‘’ For us as professionals and advocacy group, we want to leverage on things that we can leverage on to make a difference . We had our second Southeast/South Development Forum in April in Pourthacourt   and the main purpose was to look at our development agenda and what needs to be   done to start doing things immediately. One of the key things we touched upon as a critical enabler was the issue of security and that was when the Niger Avengers had not commenced their activities.

‘’Insecurity is something that we are very much aware of and we need to do what we need to do. We are to push the government in that regard. We have talked to Rear Admiral Okojie and we will go Rivers State to see the governor. There was even a recent incident where a young lawyer was killed. We were touched. Even though we had taken a decision before the incident, we will meet other stakeholders in Port Harcourt to say that enough is enough. We have to ensure that there is security in the both regions if not we can’t have that development that we are looking for.’’

On state governors

‘’At the moment the governors have a lot to do because they are in charge of their states.   A governor is virtually the overall manager in every state. When a governor is not doing well, the state is not doing well and when the governor is doing well, the state tends to do better. We will pride ourselves that we are a group that can always confront the governors and tell them where they are doing wrong and right because most of us are independent unlike what happens in the states where people depend on the governors for their livelihood. We have that luxury of trying to engage them.

We were at Asaba   recently for the Delta State Economic Summit and we used the opportunity to engage many of the commissioners.   From what we could see, we hope that going forward, Delta will be different from what it was in the past because people who visit Delta often say there is nothing much to show for all the money they got in the past. But from what from what they have on the ground we were impressed. We will be available to make that plan work. We understand the situation and we are engaging. But we don’t have the powers to tell anyone to go away.

On   governors not paying salaries

‘’The fact is that most states in the region are grinding to a halt. It is not only in the region but about 33 states in Nigeria can no longer pay salaries. Even when they pay salaries for the mainstream workers, the local government workers and pensioners are not paid. Even contractors are not being paid. So it is not just a challenge that affects both regions.

A situation where you spend 90 percent of your money on 15 percent of your population, things don’t work.  The challenges in the country are not just about South East/ South South, it is a general thing.   The main battle in the country now is to set the economy on the right path.   A situation where the exchange rate is volatile is not tenable. That is why we are concerned about how to set agenda for the economy. It is not about governments in the region coming to a halt, even the federal government is coming to a halt because it can not pay its bills.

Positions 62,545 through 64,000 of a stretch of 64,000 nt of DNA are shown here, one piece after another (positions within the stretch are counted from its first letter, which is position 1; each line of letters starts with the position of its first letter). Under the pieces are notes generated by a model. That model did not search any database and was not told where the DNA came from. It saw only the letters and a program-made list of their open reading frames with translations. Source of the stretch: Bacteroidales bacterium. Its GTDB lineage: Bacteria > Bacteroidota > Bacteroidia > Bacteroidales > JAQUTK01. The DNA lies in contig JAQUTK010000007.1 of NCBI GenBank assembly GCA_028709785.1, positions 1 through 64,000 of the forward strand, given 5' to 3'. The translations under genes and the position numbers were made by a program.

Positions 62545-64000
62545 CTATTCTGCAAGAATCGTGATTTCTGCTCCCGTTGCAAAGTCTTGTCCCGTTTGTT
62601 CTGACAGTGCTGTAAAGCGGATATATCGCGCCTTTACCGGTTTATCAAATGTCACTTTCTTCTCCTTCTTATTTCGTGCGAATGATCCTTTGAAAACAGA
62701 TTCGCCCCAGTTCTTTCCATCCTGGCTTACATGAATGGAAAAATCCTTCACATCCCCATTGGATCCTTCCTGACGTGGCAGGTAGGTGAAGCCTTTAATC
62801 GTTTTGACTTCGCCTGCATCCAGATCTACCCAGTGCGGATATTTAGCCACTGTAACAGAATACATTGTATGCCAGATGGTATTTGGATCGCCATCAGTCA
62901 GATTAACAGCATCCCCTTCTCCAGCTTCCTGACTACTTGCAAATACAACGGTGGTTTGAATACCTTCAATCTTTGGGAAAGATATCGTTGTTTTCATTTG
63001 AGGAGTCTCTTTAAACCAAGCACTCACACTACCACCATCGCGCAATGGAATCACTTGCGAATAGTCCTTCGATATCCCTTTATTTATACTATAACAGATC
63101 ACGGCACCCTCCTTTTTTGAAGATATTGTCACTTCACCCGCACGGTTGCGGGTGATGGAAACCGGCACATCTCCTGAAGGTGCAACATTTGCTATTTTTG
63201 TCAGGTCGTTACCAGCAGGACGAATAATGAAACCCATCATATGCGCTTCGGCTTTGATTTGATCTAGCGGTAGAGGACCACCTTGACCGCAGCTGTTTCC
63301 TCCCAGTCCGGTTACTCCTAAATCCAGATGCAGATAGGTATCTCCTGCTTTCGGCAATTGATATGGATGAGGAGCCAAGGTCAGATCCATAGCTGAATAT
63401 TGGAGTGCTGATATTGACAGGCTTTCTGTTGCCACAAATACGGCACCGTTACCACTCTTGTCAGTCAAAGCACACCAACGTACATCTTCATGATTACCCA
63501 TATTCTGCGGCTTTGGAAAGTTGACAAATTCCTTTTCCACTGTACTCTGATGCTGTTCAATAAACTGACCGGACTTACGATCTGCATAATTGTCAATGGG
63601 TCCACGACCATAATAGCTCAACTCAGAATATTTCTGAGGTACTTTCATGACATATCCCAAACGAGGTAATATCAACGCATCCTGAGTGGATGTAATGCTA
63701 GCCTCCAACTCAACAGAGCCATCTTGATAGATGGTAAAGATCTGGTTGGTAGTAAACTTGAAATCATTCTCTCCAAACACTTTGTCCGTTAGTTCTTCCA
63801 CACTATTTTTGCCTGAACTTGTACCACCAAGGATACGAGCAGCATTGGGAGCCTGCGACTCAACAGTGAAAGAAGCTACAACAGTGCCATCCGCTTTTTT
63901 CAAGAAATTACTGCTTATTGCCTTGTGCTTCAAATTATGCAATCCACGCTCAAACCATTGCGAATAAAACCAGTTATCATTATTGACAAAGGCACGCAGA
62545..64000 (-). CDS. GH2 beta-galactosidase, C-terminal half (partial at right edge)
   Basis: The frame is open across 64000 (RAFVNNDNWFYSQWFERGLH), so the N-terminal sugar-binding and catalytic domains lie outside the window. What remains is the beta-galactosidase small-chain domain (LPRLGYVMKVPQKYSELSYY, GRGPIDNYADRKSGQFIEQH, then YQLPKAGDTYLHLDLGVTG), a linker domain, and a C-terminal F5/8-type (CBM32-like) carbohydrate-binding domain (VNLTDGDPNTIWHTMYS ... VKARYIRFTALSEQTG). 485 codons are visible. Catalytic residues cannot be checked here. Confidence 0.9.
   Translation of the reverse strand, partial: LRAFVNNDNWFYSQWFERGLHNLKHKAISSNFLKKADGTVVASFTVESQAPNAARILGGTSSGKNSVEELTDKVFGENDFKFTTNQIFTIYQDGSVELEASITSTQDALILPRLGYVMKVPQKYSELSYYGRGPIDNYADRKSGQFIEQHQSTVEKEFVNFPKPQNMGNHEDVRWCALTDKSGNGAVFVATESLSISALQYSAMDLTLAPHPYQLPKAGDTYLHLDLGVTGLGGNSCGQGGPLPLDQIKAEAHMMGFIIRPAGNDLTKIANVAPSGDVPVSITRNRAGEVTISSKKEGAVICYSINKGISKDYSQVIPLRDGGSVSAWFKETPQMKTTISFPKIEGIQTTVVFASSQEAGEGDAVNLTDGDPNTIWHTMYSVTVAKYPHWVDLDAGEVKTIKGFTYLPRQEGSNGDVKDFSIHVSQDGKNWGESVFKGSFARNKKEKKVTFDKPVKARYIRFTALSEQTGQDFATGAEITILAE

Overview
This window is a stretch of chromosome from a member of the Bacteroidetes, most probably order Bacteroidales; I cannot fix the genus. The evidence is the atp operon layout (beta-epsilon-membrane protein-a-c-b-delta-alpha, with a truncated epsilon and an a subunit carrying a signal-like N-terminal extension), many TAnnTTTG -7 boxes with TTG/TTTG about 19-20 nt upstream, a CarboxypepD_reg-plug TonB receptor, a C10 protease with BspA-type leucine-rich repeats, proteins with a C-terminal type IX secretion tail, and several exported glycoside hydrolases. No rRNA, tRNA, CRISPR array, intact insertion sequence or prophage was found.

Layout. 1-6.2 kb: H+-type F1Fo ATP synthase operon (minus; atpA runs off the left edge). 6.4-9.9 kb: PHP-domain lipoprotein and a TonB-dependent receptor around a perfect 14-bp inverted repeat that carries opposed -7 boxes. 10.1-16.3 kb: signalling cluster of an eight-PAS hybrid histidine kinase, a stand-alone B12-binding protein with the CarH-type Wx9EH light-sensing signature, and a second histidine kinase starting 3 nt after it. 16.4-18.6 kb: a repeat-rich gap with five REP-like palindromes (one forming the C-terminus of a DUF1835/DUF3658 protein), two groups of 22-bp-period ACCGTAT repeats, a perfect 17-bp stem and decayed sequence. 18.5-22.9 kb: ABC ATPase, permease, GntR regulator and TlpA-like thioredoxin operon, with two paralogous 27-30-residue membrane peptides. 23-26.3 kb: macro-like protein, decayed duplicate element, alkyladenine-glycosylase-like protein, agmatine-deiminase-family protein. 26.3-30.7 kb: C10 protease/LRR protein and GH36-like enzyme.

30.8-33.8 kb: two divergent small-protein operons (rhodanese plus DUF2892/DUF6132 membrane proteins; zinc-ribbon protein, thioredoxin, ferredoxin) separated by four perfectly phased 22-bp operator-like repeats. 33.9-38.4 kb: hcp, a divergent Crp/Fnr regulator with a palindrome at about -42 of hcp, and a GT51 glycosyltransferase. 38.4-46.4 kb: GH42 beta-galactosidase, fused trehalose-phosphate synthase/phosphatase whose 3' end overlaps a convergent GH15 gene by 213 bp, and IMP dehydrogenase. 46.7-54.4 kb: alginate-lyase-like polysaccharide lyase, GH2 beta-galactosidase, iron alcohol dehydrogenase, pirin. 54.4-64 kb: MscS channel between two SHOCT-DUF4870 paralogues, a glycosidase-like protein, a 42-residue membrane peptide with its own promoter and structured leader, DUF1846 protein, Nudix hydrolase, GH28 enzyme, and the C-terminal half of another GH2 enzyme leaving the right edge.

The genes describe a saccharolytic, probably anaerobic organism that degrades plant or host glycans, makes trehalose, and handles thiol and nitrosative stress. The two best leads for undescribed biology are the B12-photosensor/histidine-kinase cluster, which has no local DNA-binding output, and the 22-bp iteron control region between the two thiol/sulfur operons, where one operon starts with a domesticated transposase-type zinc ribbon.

Black market economy

‘’The reason why the country’s economy has not totally collapsed is because of the efficiency of the black market economy. The formal sector is disorganized now while the informal sector is currently sustaining the economy. Something must be done to save the formal sector. It can become so bad if not addressed. We agree that some of the governors in both regions have not done better though Obiano has performed better, but what really can he do when the tide is against him because we are bound by a common currency?

The reason why the Naira is losing value on a daily basis is because we don’t use what we have to achieve what we want. So, that must be addressed for the entire nation. The Anambra model is worth replicating because things work there now. In fact, all the kidnappers and other criminals who were in the state have relocated to neighbouring states because the governor made the state hot for them.

States should replicate Anambra model

‘’Now, Anambra is a model of security in the South East and we are saying that it was not done through rocket science. We are now saying that all the 11 states in the region should strive to get to the level of Anambra and study what they are doing right. In Rivers State where the number of small arms   is alarming, the state should do more than what Anambra is doing. We are saying that all the states in both regions should replicate the Anambra model and where there are challenges, we will assist in making things work. It was because of the insecurity that we have decided to go to Port Harcourt and Enugu.

On restructuring

‘’A young man over four decades ago decided to create 12 states and suddenly small regional towns became state capitals with development. In a situation where you have only one town in the country that has economic value, there would be   problems that need to be addressed.   Immediately they created Abuja, Kaduna died, Kano died, Sokoto is not in existence and Jos is no more.

That says much about our system. A system that can allow anyone to steal to N530 million every month, who is to blame? Is it the person or the system? Some of these challenges are common to both regions, but it is a national challenge. An agenda must be set to better the system. So many fundamental things are wrong in the country and those issues that are germane to us are no longer prioritised and that is the reason   these things happening.   Let us not deceive ourselves, once there is inequality in the system, people will agitate and that is what is happening now. So, the system must be restructured to bring about equality and meaningful growth.’’

Disclaimer

Comments expressed here do not reflect the opinions of vanguard newspapers or any employee thereof.